Greater plantar flexion was also identified as a risk factor for MTSS.5 This increased ankle ROM may alter landing mechanics during running from rearfoot to forefoot landing but needs to be investigated further. In addition, an increased navicular drop, or lower arch height, may lead the active individual to have greater push-off while running.14 This increased push-off is directly related to the greater plantar flexion.12 In their systematic review, Yates and White7 hypothesized that extensibility of the tibialis anterior muscle and greater plantar flexion could affect navicular drop. Thus, the risk factor of greater plantar flexion may be the cause of the navicular-drop risk factor.
Although Hamstra-Wright et al5 identified greater hip external-rotation ROM as a risk factor for MTSS, little is known about the proposed relationship of this risk factor to the injury. When data from the 3 studies that measured hip external-rotation ROM were combined, values in the MTSS group were greater than those in the control group. However, the individual studies did not identify any significant differences between the MTSS and control groups.5 The method used to assess hip external-rotation ROM varied in the studies, yet we agree that ROM changes, both deficits and laxity, could increase tibial loading during activity or alter the angle of the femoral neck at the hip joint, thereby increasing torque on the lower leg.7 This would predispose the active individual to injuries such as exertional medial tibial pain, tibial stress fractures, and MTSS.6 Even though we do not fully understand the role of hip external-rotation ROM in MTSS, clinicians should continue to assess this factor to develop appropriate prevention and treatment programs.14 We suggest that clinicians measure their patients passively to identify this risk factor and create prevention and treatment programs that focus on balancing flexibility and strength of the hip internal and external rotators, manual therapy for functional hip alignment, and pelvic tilts for stability. Because this risk factor is poorly understood, we advise clinicians to use patient-reported outcome measures such as the Copenhagen Hip and Groin Outcome Score15 and the MTSS Score16 to identify limitations and restrictions in active individuals, as well as the severity of the shin pain. Amassing patient-reported outcomes will improve our understanding of the role of greater hip external rotation in MTSS.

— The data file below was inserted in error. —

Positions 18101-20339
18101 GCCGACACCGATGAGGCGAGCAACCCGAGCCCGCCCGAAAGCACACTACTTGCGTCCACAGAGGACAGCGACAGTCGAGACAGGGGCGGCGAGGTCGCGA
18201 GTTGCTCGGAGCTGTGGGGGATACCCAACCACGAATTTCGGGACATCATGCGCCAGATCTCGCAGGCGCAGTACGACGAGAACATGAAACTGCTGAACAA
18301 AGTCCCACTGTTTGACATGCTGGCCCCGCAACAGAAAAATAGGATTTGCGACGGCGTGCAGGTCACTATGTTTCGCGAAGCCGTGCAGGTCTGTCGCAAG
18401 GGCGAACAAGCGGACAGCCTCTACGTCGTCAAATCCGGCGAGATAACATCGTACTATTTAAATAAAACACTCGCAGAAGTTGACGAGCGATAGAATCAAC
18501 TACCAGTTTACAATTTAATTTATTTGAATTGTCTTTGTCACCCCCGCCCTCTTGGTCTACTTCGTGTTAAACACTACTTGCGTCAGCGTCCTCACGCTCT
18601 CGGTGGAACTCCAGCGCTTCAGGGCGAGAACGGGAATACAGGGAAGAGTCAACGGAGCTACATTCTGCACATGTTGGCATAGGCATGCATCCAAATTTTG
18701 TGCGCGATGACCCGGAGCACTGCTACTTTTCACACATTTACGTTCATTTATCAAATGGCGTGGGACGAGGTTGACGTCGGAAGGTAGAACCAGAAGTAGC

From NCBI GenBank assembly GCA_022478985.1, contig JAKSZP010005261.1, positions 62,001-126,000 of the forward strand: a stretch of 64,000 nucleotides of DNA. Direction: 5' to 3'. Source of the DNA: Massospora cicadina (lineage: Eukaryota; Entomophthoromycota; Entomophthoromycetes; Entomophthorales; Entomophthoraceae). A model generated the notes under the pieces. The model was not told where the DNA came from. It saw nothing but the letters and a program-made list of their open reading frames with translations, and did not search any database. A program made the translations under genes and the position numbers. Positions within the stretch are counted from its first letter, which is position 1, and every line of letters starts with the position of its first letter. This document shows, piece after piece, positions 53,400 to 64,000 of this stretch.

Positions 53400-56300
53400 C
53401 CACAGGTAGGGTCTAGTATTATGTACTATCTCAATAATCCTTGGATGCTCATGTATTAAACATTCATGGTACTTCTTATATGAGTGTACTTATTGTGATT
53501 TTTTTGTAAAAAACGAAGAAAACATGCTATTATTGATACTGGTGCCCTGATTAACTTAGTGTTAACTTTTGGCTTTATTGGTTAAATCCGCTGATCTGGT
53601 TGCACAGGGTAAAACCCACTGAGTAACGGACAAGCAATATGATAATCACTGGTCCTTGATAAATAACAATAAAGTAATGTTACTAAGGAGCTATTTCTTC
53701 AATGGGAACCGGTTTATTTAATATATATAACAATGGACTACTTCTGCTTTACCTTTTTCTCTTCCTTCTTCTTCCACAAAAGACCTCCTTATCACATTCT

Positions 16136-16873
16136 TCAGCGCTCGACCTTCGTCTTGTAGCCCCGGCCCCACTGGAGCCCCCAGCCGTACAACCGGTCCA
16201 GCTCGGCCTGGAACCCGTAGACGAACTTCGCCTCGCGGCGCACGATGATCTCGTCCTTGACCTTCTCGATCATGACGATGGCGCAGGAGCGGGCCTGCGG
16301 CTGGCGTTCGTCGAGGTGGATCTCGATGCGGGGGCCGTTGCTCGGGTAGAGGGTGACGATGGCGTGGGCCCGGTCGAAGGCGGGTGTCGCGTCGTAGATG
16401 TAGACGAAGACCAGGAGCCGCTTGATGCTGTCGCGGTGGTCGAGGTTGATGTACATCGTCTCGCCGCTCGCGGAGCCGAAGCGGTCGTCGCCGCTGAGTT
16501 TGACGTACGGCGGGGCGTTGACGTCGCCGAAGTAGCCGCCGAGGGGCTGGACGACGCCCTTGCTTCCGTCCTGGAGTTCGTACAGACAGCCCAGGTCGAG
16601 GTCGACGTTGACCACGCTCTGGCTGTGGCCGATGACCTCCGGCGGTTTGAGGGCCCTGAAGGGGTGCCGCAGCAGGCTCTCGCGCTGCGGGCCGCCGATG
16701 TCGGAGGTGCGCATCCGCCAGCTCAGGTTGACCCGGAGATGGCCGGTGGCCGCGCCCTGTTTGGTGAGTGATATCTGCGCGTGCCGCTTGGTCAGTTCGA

The findings of Hamstra-Wright et al5 give clinicians insight into risk factors for MTSS. When providing health care to physically active populations such as distance runners and the military, practitioners should implement preparticipation risk factor screenings. We recommend that clinicians screen for risk factors before training rather than after athletes become symptomatic. Body mass index should be assessed using a standard calculation of body mass to squared height. It is important to note that BMI is not being calculated as an indicator of obesity in this context, yet individuals with increased mass relative to their squared height are at greater risk of developing MTSS. As for the risk factor of navicular drop, we suggest that practitioners follow the methods and protocol described by Picciano et al.13 No consensus currently exists on measuring ankle and hip ROM. We propose passively measuring the ankle and hip for plantar flexion and external rotation, respectively.